If you question Dhall about his kindness, he responds with thus:


The highlighted dialogue really resonates with me for some reason. I am a somewhat religious individual, but it seems to me that all around I see nothing but arrogance and ignorance from my fellows. I see so much condemnation on others without any attempt to understand them, or even simply sympathize with them, it makes me sick.

I wish more of any faith were more like Dhall. It’s not right for anyone to be have someone else’s beliefs forced on him. They need to come into it on their own, if at all. If the only way for a religion to survive is through force, then it is not worth surviving at all.

Anyways that’s all for this update. Later.

Planescape: Torment Journal - Day 1

Thursday, November 26, 2009 at 12:09 AM
The Planescape: Torment Journal

Day 01 

From those that know me, they know that I can’t give enough praise for Planescape: Torment. It is a game that some would almost think was made specifically for those that favor the narrative in games over the actual gameplay itself. I am one of the few that strongly believe in the driving force a good story can have in any medium, specifically in video games.


Let me put it this way. With most games, the story is determined by the gameplay. For example, let’s take Thief 2 as an example. The levels were made first, and then the story was written to mesh those levels together. “A well created narrative” is not usually one of the defining features you will find on the back of a videogame box.


With Planescape: Torment (and a few others, such as the Metal Gear Solid series), the story defines what the game is. The narrative is the reason you play the game. If the story was horrible, you would cease to play it only because the story is the only redeeming feature.


Luckily for us, Planescape: Torment has the best videogame story ever created. Period.


It helps that it is estimated it has somewhere between 200,000 and 500,000 lines of dialogue. In comparison, Hamlet (Shakespeare’s longest play) only had 1,569 lines. And most of them are phenomenally written.


Ravel: There is no room for '2' in the world of 1's and 0's, no place for 'mayhap' in a house of trues and falses, and no 'green with envy' in a black and white world.


Dak'kon: Endure. In enduring, grow strong.


Vhailor: When the injustice is great enough, justice will lend me the strength needed to correct it. None may stand against it. It will shatter every barrier, sunder any shield, tear through any enchantment, and lend its servant the power to pass sentence. Know this: There is nothing on all the Planes that can stay the hand of justice when it is brought against them. It may unmake armies. It may sunder the thrones of gods. Know that for all who betray justice, I am their fate. And fate carries an executioner's axe.

Nameless One: I see.

Vhailor: No, you do not see. Pray you never will.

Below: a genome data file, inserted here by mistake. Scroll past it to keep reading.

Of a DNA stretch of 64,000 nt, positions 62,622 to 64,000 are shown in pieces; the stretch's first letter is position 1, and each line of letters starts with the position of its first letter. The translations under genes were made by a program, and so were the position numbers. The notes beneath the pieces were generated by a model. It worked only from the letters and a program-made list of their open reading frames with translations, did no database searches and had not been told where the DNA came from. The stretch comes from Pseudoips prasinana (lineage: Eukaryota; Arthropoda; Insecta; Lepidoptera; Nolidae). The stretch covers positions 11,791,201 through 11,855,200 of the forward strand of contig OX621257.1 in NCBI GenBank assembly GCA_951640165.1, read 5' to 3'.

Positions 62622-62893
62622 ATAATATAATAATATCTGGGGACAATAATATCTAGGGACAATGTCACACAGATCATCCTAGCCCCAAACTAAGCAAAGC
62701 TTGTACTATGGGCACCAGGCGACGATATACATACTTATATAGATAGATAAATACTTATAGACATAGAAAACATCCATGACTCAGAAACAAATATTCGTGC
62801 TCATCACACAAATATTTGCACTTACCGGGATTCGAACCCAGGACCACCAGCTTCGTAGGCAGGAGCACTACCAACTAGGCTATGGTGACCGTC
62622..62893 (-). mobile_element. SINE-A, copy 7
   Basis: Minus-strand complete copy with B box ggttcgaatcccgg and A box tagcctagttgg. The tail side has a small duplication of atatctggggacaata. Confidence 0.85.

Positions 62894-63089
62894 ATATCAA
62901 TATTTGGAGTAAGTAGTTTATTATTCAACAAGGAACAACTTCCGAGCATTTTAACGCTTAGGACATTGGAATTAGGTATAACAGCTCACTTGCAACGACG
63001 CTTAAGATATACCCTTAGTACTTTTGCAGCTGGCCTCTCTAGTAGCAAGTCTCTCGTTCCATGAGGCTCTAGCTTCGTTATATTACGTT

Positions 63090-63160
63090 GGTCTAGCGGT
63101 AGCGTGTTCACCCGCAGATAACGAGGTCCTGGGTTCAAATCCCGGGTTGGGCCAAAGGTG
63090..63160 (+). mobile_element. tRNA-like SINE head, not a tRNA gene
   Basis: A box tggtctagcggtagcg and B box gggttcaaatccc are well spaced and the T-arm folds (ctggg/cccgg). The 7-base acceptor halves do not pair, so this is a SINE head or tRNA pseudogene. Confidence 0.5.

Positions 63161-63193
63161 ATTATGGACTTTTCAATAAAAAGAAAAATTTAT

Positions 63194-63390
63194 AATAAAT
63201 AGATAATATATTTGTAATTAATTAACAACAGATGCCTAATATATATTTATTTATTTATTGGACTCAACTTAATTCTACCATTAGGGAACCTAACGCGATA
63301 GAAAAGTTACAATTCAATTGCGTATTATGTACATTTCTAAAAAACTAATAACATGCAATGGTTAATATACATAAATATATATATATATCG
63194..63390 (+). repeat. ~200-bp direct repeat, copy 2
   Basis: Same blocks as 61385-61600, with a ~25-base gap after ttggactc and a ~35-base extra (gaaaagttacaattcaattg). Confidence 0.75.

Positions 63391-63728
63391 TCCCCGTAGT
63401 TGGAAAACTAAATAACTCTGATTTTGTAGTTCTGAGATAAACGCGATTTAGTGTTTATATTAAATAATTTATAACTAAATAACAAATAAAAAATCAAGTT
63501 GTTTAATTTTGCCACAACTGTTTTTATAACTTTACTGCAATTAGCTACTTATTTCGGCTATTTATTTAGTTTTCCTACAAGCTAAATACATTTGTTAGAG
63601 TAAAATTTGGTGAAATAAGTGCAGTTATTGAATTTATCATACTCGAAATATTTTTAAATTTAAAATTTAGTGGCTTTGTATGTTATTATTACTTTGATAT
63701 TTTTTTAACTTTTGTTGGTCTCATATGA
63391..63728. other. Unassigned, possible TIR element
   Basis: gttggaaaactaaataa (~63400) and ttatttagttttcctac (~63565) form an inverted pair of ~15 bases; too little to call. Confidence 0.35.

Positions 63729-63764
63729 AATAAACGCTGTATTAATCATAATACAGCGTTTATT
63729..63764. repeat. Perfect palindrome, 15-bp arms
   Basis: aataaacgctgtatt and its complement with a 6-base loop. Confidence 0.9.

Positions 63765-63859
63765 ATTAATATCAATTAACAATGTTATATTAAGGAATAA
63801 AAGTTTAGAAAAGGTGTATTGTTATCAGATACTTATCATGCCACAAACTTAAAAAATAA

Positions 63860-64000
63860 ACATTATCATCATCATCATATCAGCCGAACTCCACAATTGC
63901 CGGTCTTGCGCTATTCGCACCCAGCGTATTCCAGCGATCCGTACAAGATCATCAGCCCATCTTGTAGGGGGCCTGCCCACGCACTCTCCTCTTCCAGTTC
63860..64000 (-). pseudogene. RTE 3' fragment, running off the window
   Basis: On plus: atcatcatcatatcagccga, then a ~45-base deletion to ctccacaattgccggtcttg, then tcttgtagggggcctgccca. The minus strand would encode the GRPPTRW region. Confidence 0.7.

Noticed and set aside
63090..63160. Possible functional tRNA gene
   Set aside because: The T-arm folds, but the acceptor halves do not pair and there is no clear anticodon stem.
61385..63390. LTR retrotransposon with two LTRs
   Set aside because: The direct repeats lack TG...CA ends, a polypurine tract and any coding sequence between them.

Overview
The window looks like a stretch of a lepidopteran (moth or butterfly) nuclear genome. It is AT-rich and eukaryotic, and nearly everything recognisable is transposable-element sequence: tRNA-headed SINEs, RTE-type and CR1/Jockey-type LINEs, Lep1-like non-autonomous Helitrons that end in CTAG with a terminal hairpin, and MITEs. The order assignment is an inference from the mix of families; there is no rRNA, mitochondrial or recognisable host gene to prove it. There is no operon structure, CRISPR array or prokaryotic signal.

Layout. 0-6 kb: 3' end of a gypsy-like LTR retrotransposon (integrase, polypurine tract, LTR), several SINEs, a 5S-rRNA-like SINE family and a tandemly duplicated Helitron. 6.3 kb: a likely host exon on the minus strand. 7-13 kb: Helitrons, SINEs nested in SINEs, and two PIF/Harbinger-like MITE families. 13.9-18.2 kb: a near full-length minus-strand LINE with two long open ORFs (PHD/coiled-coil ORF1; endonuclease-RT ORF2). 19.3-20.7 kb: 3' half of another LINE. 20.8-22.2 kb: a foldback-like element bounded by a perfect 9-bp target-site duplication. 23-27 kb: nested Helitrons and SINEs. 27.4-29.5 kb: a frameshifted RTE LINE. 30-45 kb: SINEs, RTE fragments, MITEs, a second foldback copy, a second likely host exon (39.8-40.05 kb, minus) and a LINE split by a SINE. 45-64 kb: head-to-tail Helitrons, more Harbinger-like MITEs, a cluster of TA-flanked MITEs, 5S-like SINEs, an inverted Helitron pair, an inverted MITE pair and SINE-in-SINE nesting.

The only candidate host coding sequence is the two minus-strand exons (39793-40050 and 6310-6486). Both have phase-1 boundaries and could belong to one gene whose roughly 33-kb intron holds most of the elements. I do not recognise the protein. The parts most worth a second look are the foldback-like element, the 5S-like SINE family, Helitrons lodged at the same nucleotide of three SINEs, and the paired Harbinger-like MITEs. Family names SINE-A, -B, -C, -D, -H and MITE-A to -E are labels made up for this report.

Coaxmetal: Start with a fragment of the enemy. A drop of blood. A crystallized thought. One of their hopes. All of these things tell the way it can die.


And these are just a few of the lines.


I had finished Dragon Age: Origins (61 hours! Holy crap!) and The Witcher a few days ago, so I have been thinking what to play next. I wanted a good narrative focused game…and then it hit me like a modron being propelled by a mechanus cannon! I’ll play the best narrative oriented game of all time – Torment.

Just playing Torment wasn’t an option, however. I wanted to do something… different. Mostly born out of inspiration from Shadowcatboy’s Let’s Play! thread on SomethingAwful where he practically turns Torment into a book.


I’m going to do a journal. Every day I’ll host a bunch of screenshots from the game, explain their context, and maybe say other goodies.


So, Day 1 of my Planescape: Torment journal! Let me introduce you to the characters who’ll me joining our merry band:


The Nameless One



“I wonder what it was that made death reject me”.


The main character of the game, and whom we express our viewpoints on the Multiverse as well as the plot itself. He was a way for the head writer, Chris Avellone, to express his aggravation at some fantasy tropes and videogame clichés. He was tired of death and loading screens, so he made The Nameless One immortal and turned death into a game mechanic. He was tired of poorly written amnesiac tales, so Torment is a well written story about an amnesiac that barely has a cliché in site.


In many ways, The Nameless One is determined by how you play him. You determine his personality and philosophies, a great deal more so than the vast majority of games out there. In an odd twist, you can’t determine a lot of the superficial details about the Nameless One (how he looks, gender, race, not even his name). But more so than any other game, Torment allows you to really forge the Nameless One’s personality and the way he sees things.





"Oh sure. I'll just swing it with my arms." (When trying to equip him with any weapons)


Morte is a floating skull that loves to make witty remarks about anything and everything and loves breasts.


Oh, he is also actually funny and acts as the Nameless One’s (ie YOUR) personal tour guide through the Multiverse. He is your closest companion, and probably the closest thing to a real friend the Nameless One actually has.


Also, take note that he makes clicking sounds despite the fact he has no tongue.





"Get yer mitts off, ye dirty wee rat!" (When attempting to remove Annah’s armor from the inventory screen.)


“Old Ward. Also known as Wanker City.”


A tiefling (half devil) thief, Annah is the only one who is over her head in whole game. After all, most of the characters have either been with the Nameless One in one of his previous incarnations, are well lectured on the ways of the multiverse, are “dead”, or are so crazy that their lives being in mortal danger or not matters naught to them.